GNU/Linux, Mozilla, Open Office, and other pieces of Free and Open Source software (FOSS) are quickly, and often silently, making their way into the world's schools and its students' lives. The governments, citizens, and students of Norway, Denmark, Germany and funding and working with the Skolelinux project bringing GNU/Linux based computer operating systems into middle and high schools. The edUbuntu project is pursuing similar goals in South Africa and elsewhere. Local governments and ministries of education in Spain have produced a long list of FOSS platforms that includes LinEx, Guadalinex, Catix, LliureX, and others. Meanwhile, the One Laptop Per Child initiative has gained international attention and recognition for its insistence on a free and open source software platform in its drive to bring cheap computers to children of the world.
For reasons of cost, flexibility, adaptability, performance, coordinated deployment and decentralized support, Free Software in schools makes economic sense. However, for many of those in the forefront of the movement to increase the involvement and impact of FOSS in education, the primary motivations are not pragmatic or economic but philosophical.
At its core, Free Software is not primarily about price but about freedom. In particular, it is about the freedoms to use software for any purpose, modify software to fix problems and to share software in both modified and unmodified forms. In this way, free software embraces a model of openness, collaboration and coordinated learning that resembles the product and processes of education when it is most successful.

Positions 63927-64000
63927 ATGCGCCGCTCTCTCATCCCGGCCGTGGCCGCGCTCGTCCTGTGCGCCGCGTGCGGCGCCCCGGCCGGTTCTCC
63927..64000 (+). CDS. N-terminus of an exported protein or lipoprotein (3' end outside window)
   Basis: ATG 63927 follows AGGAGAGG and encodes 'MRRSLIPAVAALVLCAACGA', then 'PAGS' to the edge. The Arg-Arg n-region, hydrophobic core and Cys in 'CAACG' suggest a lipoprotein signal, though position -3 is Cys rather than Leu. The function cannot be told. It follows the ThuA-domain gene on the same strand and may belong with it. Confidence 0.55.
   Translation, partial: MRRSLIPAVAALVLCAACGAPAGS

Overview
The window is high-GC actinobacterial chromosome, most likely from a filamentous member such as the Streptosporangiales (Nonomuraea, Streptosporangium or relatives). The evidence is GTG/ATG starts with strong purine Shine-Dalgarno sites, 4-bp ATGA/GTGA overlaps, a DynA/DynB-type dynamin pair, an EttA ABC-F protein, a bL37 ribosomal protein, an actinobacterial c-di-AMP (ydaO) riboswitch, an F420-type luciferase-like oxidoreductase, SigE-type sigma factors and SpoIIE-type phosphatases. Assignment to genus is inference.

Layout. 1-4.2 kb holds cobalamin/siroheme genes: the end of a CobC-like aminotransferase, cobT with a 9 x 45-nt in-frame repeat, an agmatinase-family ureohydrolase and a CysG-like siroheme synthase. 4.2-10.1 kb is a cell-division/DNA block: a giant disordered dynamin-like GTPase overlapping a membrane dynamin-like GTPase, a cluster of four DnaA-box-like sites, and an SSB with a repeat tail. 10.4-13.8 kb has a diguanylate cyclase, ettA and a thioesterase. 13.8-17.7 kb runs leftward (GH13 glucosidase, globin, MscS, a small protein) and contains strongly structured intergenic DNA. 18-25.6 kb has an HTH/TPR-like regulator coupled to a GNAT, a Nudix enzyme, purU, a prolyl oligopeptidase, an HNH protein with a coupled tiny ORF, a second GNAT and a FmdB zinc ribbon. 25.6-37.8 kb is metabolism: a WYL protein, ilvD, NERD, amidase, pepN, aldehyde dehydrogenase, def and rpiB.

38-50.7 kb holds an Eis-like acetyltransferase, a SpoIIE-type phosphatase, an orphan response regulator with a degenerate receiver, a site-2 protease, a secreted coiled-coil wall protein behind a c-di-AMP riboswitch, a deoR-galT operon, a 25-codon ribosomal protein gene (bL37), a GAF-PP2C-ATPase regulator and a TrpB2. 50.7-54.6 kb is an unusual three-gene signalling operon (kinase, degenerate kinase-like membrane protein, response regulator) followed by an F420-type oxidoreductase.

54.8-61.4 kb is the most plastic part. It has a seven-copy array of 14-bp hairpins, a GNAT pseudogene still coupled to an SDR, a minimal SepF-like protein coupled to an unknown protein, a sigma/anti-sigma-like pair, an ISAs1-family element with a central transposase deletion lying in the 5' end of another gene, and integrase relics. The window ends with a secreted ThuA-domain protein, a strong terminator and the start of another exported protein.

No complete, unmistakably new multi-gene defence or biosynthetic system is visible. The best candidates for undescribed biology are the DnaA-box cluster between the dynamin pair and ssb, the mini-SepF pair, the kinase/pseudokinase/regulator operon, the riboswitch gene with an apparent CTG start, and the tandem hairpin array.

The developers and advocates of the each of the FOSS in education projects mentioned above do not believe that a web browser is just a web browser. Instead, they believe that it is a product of and a representative of a particular process defined in terms of a number of legal and philosophical constraints. They believe that part of free software's potential for education lies in the fact that free software introduces students to a set of freedoms that hold the potential to improve the learning process in profound ways.
The success of FOSS in education, in these terms, is only possible if students are able to connect the products—the software on their computers—to the process and ideas that created them. What follows is a curriculum that attempts to make this connection and to introduce students to the concepts and the practice of Free and Open Source software.
This curriculum is an experiment prompted by the OLPC project (i.e., the "One Hundred Dollar Laptop Project" spearheaded by Nicholas Negroponte of the MIT Media Lab). The principles of free and open source software are of utmost importance to the OLPC project. This curriculum offers a proposal for one way that these principles of software freedom and more general commitment to openness can be communicated to the users of the laptop.
While this curriculum has been designed to be used with the OLPC laptop, it could easily be applied outside of that project and without access to the laptop. While the curriculum becomes most meaningful in contexts where students are using free and open source software daily, it can also be deployed, with few modifications, in a diversity of settings.